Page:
George also refers to “a collaborative book written by 12 author/contributors and citizen journalists who have YouTube channels, blogs, Twitter followings or sub-Reddits that feature Q decodes, news and commentary”. He gives as the title WWG1WGA (Where We Go One We Go All), although this is garbled – the book he’s talking about is actually QAnon: An Invitation to the Great Awakening, and WWG1WGA is the name given to the author collective.

Given this background, when Brown’s column disappeared soon after it was published it was reasonable to wonder why, although in a Twitter exchange with RightWingWatch Brown explained that the article had gone live prematurely due to a scheduling error, and so had been temporarily withdrawn. It is now back in place.

As Brown notes, Beverley has scholarly credentials – his academic bioblurb can be seen here, and it includes the detail that the book was originally going to be titled The QAnon Explosion. Another book he has authored this year is God’s Man in the White House: Donald Trump in Modern Christian Prophecy, which “documents the hundreds of prophecies about Donald Trump that started over 10 years ago, and provides the political and religious context for the ongoing prophecies and controversies about the 45th president”. The book does not purport to be a work of analysis (unlike, say, my post on the supposed “Kim Clement prophecy” here), although it comes with an endorsement from Rodney Howard-Browne (a “close friend” of Beverley). His co-author Larry Willard (who published the book) implies in the foreword that God guided him to a Bible passage about Cyrus as the context in which he should understand Trump.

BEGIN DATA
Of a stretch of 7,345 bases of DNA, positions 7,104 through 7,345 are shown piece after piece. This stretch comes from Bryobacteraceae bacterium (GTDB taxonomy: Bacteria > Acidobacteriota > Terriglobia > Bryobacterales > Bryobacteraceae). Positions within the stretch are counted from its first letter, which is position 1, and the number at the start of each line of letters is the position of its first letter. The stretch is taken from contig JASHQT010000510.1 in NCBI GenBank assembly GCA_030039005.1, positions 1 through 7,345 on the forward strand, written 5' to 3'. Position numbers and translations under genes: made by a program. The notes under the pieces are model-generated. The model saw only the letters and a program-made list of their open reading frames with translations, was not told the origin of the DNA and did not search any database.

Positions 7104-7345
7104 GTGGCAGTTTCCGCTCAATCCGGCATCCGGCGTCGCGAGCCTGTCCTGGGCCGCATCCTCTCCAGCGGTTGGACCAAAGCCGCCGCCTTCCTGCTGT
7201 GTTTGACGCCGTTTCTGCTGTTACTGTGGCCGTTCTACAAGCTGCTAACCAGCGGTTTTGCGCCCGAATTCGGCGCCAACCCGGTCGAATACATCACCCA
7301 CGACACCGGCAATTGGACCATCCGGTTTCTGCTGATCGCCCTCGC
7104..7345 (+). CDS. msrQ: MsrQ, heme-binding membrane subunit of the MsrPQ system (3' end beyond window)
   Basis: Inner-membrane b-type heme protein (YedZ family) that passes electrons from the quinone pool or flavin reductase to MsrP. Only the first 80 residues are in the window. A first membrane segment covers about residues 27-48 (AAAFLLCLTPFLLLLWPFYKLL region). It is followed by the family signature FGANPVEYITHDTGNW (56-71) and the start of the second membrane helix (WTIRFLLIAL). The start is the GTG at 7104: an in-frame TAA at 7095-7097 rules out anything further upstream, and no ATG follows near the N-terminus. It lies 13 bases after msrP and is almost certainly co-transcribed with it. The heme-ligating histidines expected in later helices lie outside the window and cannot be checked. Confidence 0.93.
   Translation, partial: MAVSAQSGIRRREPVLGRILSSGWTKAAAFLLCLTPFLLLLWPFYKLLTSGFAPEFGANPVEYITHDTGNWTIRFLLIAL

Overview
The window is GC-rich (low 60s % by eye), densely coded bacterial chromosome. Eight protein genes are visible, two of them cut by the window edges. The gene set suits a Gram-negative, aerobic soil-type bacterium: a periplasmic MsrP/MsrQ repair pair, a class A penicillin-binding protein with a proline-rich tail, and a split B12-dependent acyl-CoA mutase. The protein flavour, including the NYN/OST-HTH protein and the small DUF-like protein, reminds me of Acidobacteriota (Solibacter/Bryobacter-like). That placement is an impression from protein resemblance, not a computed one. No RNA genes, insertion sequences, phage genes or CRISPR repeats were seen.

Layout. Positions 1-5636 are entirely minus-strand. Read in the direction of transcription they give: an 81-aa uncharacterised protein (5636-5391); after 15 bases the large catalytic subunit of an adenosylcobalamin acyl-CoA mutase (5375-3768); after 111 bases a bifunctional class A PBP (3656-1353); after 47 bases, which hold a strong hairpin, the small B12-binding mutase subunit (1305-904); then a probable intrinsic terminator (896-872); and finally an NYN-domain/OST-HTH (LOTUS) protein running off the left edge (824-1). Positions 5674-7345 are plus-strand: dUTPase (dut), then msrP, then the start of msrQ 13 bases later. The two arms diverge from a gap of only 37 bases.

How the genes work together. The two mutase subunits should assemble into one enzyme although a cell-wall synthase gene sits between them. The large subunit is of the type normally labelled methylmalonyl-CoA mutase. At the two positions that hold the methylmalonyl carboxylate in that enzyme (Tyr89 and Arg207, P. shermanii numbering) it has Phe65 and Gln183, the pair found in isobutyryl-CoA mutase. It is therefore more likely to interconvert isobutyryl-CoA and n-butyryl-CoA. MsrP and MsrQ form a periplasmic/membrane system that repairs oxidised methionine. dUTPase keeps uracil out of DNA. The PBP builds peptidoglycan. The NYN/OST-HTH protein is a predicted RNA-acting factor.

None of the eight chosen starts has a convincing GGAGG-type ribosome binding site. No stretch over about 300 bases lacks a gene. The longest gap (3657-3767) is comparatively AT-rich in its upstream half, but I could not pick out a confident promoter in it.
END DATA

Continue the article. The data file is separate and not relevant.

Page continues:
The QAnon Deception includes a section on “Satanism and Witchcraft” – Beverley has previously written critically of the 1980s “Satanic panic”, of which QAnon is the latest incarnation.

Lin Wood: Lawyer Described as Having “Supernatural Discernment” Denounces Mike Pence

From Charisma News, 24 November:

Prominent Lawyer Fights Election Fraud With Supernatural Discernment

Lin Wood, one of the most prominent and patriotic attorneys in America, joined the legal fight alongside President Trump’s legal team to save election integrity from fraud and political treachery, thereby, preserving the U.S. Constitution. However, according to his tweets, Wood, a man of deep faith and intimacy with the Holy Spirit, quickly discerned the spiritual battle of biblical proportions between God’s revelations and satanic influences fighting for control of the soul and future of America.

Then, the next day:

Prominent attorney Lin Wood also warns believers to be careful what information they choose to consume. Once-trusted sources of news and information may have come under the sway of globalists and compromised people who favor “The Great Reset,” a globalist initiative to rebuild the world economy after the COVID pandemic. It could open the doors wider for socialism and big government control, thus limiting people’s freedoms, including religious freedom and freedom of speech.